The Michael Fordham prize is awarded annually for the paper published in the J.A.P. in the previous year that demonstrates the most creative and original approach to clinical analytic thinking. The prize of £250 is awarded by the Editors in consultation with the Journal Editorial Committee. Michael Fordham believed that clinical work must always be at the heart of analytic thinking since it provides the data on which theory is based and the context in which it must be tested. The prize aims to promote this approach to the development of analytical psychology. The Editors will be looking for the paper that most closely meets the following criteria
Papers do not necessarily need to utilise Fordham’s own theoretical perspective but should demonstrate an attitude of open, rigorous research-minded enquiry. The prize will be awarded following publication of the November issue of the Journal and will be announced in the April edition of the following year.
Synchronicity, the infinite unrepressed, dissociation and the interpersonal
(Vol. 59:3) Article
Intersubjectivity and the creation of meaning in the analytic process
(Vol. 59:5) Article
Elena Pourtova 2013
Nostalgia and lost identity
(Vol. 58:1) Abstract
Martin Schmidt 2012
Psychic skin: psychotic defences, borderline process and delusions
(Vol 57: 1) Abstract
Richard Carvalho 2008
The final challenge: ageing, dying, individuation
(Vol. 53:1) Abstract
Jean Knox 2007
Fear of love: the denial of self in relationship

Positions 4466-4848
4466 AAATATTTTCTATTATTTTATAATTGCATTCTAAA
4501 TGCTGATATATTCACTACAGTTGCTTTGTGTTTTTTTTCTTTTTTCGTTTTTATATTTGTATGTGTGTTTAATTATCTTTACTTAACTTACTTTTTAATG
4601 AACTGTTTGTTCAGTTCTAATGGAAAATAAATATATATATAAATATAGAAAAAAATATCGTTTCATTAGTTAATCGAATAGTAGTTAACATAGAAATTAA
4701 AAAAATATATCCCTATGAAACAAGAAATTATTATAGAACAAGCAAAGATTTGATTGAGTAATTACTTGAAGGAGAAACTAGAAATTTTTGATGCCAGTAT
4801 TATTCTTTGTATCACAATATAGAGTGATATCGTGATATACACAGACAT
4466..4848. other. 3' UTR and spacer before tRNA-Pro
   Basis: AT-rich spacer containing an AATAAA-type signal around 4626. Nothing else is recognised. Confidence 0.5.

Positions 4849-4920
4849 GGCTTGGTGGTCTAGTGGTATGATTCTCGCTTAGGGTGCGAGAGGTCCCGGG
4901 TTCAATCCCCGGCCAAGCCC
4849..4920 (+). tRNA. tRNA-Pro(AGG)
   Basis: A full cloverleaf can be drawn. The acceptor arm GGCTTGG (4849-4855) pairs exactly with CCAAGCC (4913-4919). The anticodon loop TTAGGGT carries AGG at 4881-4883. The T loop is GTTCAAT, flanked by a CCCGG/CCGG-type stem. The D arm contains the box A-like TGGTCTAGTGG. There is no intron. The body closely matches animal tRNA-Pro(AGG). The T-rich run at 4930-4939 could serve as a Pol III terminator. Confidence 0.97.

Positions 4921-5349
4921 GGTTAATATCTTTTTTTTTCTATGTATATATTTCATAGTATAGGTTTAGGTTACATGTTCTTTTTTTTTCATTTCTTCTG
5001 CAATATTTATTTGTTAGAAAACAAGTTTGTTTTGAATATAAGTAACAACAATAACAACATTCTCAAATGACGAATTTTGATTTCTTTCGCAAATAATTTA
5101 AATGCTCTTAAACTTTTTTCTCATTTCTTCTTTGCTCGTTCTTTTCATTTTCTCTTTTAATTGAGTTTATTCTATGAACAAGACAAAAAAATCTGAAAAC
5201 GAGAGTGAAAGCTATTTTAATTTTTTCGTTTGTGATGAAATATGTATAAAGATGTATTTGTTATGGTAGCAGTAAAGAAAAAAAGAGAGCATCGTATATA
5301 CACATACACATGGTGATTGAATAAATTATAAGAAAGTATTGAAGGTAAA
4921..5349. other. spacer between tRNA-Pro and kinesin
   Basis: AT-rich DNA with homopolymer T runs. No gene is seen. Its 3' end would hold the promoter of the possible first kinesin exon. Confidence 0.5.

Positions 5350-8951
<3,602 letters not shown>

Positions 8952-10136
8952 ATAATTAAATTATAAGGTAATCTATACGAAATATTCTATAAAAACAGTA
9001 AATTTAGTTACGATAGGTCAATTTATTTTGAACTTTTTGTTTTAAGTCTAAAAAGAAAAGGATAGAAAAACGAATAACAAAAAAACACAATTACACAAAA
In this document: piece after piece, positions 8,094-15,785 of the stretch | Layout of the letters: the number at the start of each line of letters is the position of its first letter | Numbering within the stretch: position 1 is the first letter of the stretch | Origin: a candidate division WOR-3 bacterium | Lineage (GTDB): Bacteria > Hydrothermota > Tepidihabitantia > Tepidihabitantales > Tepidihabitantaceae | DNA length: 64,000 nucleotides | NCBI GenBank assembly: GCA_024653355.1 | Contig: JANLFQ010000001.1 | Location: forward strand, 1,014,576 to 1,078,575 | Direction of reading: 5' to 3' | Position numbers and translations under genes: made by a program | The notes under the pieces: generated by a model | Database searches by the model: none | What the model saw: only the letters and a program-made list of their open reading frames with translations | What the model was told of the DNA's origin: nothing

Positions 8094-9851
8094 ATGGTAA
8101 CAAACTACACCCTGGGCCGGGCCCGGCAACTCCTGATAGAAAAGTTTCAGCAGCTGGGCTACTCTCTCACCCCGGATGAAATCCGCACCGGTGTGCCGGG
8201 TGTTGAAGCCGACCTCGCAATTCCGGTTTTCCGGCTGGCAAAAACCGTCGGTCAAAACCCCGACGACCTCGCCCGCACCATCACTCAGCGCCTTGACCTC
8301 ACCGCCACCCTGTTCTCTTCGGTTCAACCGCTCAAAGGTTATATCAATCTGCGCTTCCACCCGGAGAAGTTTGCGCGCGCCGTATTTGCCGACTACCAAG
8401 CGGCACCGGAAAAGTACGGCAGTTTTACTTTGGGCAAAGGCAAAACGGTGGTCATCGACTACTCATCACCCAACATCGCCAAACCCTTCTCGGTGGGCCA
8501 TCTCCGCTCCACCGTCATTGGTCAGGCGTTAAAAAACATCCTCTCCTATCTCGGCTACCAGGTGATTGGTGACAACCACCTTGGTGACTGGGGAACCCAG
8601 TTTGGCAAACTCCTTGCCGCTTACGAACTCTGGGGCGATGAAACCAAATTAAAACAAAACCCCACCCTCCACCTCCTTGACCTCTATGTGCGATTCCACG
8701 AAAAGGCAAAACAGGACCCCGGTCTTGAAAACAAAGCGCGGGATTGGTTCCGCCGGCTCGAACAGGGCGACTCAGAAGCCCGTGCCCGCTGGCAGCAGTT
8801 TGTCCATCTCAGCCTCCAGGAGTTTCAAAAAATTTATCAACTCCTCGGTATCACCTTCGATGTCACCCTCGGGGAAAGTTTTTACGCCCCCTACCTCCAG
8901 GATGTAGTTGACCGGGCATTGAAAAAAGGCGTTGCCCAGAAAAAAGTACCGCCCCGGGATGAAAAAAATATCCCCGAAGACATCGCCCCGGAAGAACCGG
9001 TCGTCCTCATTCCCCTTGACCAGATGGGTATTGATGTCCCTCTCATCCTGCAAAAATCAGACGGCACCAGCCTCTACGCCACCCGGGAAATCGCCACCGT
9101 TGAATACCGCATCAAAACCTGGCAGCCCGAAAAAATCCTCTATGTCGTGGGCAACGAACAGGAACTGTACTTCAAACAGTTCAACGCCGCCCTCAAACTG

(Vol. 52:5) Abstract
Francois Martin-Vallas 2006
The transferential chimera: a clinical approach
(Vol. 51:5) Abstract
Judith Woodhead 2004
'Dialectical process’ and ‘constructive method’: micro-analysis of relational process in an example from parent-infant psychotherapy.
(Vol. 49:2) Abstract
Marcus West 2004
Identity, narcissism and the emotional core.
(Vol. 49:4) Abstract
Margaret Wilkinson 2003 Gustav Bovensiepen 2002 James Astor 2001 Mara Sidoli 2000 Hester Solomon 1998 George Bright 1997 Giles Clark 1996
Undoing trauma. Contemporary neuroscience: a Jungian clinical perspective.
Symbolic attitude and reverie: problems of symbolization in children and adolescents.
(Vol. 47:2) Abstract
Is transference the 'total situation’?
(Vol. 46:3) Abstract
The little puppet: working with autistic defences in mother/infant psychotherapy.
(Vol. 45:2) Abstract
The self in transformation: the passage from a two- to a three-dimensional internal world.
(Vol. 43:2) Abstract
Synchronicity as a basis of analytic attitude
(Vol. 42:4) Abstract
The animating body: psychoid substance as a mutal experience of psychosomatic disorder
(Vol. 41:3). Abstract
Margaret Wilkinson 2003
Gustav Bovensiepen 2002
James Astor 2001
Mara Sidoli 2000
Hester Solomon 1998
George Bright 1997
Giles Clark 1996